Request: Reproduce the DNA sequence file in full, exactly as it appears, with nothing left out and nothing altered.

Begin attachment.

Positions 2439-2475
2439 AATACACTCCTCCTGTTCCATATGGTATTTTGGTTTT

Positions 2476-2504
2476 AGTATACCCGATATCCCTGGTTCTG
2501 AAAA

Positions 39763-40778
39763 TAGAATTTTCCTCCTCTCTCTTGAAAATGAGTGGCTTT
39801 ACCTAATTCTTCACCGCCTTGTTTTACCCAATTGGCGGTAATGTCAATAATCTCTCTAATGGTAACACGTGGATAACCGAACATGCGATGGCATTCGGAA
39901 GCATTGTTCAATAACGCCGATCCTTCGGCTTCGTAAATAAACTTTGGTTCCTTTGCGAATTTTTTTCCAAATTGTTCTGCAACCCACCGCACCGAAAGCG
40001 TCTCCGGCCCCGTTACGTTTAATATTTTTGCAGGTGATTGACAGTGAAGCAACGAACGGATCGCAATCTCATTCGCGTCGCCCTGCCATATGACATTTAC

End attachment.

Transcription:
Positions 2439-2475
2439 AATACACTCCTCCTGTTCCATATGGTATTTTGGTTTT

Positions 2476-2504
2476 AGTATACCCGATATCCCTGGTTCTG
2501 AAAA

Positions 39763-40778
39763 TAGAATTTTCCTCCTCTCTCTTGAAAATGAGTGGCTTT
39801 ACCTAATTCTTCACCGCCTTGTTTTACCCAATTGGCGGTAATGTCAATAATCTCTCTAATGGTAACACGTGGATAACCGAACATGCGATGGCATTCGGAA
39901 GCATTGTTCAATAACGCCGATCCTTCGGCTTCGTAAATAAACTTTGGTTCCTTTGCGAATTTTTTTCCAAATTGTTCTGCAACCCACCGCACCGAAAGCG
40001 TCTCCGGCCCCGTTACGTTTAATATTTTTGCAGGTGATTGACAGTGAAGCAACGAACGGATCGCAATCTCATTCGCGTCGCCCTGCCATATGACATTTAC